When you see the words “high-pressure job position,” what is the first professional role that comes to your mind? Politician? Fire-fighter? A fast-food worker on the midnight shift? These are all valiant suggestions for high-pressure professional roles; however, an obvious but oft-overlooked position that should be at the top of this anxiety-producing list is the mailroom manager’s role.
Mailroom managers bear the weight of maintaining vigilance and oversight over all incoming and outgoing mail and packages within the mailroom facility. Sorting, prioritizing, and distributing all mail and parcels may seem simple but involves insight into all of the machines and workflows required to run a mailroom. The grind of performing these actions can be outrageously taxing and often reveal inadequacies in both the mailroom and workforce processes. Despite these complex issues, there are often simple and effective solutions available to remedy these problems. Here are some common issues that mailroom managers face, along with some tips for addressing them.
Problem #1: Angry, “Where is my Package” Phone Calls
While many of the quandaries mailroom managers face are machine-based, the most annoying are often produced by other humans. Clients and employees who may not have a window into complicated delivery routes continuously bug you throughout the delivery process; This is where a package tracking workflow can really come in handy. Using that workflow, facilities can provide precise delivery estimates for each package in transit. Depending on the client/employee relationship, the facility may also be able to grant access to a tracking ID and a part of the platform that allows for live transit updates for any of their packages. Transparency for both the mailroom and client could be the cure for the ails of your – let’s call them passionate – package recipients.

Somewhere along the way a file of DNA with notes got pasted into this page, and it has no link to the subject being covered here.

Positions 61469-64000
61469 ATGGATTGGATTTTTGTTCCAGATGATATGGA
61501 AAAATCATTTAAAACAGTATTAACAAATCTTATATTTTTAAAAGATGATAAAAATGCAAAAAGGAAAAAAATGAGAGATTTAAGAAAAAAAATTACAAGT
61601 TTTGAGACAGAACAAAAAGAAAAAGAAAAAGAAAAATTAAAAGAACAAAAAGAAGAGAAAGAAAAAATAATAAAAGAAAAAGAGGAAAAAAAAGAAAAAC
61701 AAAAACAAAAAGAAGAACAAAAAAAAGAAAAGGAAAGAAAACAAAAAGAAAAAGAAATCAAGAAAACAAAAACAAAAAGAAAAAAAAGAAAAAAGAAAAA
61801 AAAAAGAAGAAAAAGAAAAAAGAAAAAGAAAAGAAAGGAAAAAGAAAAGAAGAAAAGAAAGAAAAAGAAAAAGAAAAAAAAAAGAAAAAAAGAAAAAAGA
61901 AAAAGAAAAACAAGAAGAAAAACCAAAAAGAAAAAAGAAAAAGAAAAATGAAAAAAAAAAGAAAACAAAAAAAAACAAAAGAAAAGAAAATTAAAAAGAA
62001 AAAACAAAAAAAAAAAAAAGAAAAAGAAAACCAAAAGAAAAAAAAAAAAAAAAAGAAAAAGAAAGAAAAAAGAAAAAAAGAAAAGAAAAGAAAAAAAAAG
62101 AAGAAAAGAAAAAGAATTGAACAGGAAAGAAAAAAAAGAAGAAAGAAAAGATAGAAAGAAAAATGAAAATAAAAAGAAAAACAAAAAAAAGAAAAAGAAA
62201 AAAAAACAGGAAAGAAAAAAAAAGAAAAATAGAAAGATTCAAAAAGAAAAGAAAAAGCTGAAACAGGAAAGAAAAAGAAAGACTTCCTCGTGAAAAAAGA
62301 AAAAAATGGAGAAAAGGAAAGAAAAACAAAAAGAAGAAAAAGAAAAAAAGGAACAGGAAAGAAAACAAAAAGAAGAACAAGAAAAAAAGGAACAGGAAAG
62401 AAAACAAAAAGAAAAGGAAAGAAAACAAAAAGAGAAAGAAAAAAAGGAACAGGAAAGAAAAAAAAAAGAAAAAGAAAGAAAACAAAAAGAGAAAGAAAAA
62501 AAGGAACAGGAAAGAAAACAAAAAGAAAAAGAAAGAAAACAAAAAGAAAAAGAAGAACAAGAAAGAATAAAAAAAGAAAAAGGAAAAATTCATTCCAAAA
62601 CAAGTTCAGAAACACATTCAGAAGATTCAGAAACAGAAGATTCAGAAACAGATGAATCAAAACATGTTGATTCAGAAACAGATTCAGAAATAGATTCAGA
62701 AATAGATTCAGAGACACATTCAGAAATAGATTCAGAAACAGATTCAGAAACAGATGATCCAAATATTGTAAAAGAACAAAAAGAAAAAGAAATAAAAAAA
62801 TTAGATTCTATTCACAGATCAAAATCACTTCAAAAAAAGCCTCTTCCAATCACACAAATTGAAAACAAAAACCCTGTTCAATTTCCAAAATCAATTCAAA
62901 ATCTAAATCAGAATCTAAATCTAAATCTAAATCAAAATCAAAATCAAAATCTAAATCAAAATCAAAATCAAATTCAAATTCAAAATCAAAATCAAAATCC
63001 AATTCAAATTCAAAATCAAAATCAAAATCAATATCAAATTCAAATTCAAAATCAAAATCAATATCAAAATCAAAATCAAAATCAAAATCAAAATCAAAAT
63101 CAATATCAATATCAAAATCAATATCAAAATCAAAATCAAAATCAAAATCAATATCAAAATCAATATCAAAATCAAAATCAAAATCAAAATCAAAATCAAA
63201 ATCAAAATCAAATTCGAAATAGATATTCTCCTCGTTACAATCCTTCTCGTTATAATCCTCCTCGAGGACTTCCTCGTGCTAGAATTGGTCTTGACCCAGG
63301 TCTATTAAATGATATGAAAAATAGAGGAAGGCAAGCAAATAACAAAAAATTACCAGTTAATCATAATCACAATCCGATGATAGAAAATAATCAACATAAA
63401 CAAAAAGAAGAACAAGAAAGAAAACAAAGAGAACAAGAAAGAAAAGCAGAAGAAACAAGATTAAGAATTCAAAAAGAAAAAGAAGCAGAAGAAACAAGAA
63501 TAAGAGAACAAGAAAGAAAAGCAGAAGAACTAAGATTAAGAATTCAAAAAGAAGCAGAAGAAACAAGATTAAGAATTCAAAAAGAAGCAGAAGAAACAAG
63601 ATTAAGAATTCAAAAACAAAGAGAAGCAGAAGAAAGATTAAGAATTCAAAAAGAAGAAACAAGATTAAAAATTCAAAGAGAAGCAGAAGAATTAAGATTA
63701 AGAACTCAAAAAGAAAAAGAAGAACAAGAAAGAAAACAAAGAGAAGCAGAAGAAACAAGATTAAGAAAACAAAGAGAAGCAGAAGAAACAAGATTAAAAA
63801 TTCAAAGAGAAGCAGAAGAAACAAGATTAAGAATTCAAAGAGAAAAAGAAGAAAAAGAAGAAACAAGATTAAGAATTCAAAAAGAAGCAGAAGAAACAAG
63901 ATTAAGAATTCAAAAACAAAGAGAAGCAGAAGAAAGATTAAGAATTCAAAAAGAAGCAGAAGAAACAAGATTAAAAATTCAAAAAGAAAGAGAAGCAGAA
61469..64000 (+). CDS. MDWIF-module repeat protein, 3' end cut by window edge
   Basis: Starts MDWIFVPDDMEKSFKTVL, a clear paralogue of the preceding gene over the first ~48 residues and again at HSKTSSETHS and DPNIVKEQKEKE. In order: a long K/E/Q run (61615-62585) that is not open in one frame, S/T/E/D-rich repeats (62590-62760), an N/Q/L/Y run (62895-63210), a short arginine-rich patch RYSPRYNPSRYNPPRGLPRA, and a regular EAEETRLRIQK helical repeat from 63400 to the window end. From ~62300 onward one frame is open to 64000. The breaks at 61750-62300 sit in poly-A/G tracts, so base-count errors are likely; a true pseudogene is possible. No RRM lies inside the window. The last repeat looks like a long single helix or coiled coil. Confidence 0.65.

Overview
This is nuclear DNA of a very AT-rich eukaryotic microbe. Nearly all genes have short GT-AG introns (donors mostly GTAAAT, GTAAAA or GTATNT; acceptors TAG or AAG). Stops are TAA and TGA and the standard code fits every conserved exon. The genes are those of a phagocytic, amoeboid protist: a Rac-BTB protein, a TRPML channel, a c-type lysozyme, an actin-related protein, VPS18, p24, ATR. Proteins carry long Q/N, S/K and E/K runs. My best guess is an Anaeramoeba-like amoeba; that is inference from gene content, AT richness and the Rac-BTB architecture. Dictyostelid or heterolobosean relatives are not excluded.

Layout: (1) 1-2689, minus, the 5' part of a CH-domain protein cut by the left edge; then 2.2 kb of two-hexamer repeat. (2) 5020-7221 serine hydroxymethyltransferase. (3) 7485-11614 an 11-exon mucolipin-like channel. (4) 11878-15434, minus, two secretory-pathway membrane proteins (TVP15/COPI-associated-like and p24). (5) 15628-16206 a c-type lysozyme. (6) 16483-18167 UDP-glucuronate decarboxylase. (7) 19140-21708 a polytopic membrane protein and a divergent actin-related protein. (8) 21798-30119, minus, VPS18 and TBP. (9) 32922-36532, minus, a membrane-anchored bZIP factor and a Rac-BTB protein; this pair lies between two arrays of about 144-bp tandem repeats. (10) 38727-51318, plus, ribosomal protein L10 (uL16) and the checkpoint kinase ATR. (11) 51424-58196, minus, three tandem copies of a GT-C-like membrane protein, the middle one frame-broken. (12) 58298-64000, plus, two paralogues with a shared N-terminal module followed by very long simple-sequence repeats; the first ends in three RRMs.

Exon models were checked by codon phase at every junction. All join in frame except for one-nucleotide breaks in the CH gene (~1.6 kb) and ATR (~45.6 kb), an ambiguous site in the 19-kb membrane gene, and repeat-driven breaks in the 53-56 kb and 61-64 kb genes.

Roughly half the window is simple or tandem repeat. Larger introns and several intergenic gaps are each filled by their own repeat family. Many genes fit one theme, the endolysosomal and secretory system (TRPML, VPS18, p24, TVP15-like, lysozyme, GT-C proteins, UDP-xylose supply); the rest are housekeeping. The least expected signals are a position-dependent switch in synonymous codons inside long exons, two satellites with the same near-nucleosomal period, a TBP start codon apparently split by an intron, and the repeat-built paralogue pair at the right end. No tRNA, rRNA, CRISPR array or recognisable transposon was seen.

Problem #2: The Sea of Paper Mail Taking Up Facility Space
Depending on your facility, space to store mail and packages could be at a premium, with a real need to maximize every square foot you have. Unfortunately, for many reasons, paper mail can build up over time within your mailroom and take up excessive space. Enter the digital mail workflow: Digital mail is a combined mail and scanning process; in this workflow, incoming white mail is converted into a digital format and is delivered to an addressee electronically or physically. This process allows for a quicker and more transparent mail turnover, ultimately reducing the amount of space that stagnant mail takes up.
Problem #3: Lost Packages
A lost client package is the stuff of mailroom managers’ nightmares. A missing package costs mailrooms time in reconnaissance and recovery, but it also damages the customer’s relationship. It’s easy to see why maintaining oversight over all receivables using a package tracking system is an easy remedy to this problem. However, lost packages are the product of a lack of package visibility and lack of accountability. Using a company-wide platform allows managers to see which staff members were assigned to the shipping or receiving of the package in question and understand how they interacted with it. If you can identify who lost sight of the parcel, you can begin to close the accountability loop and quickly track down the missing item.
Are you a mailroom manager? How are you navigating problems at your facility? Let us know! Email us at [email protected]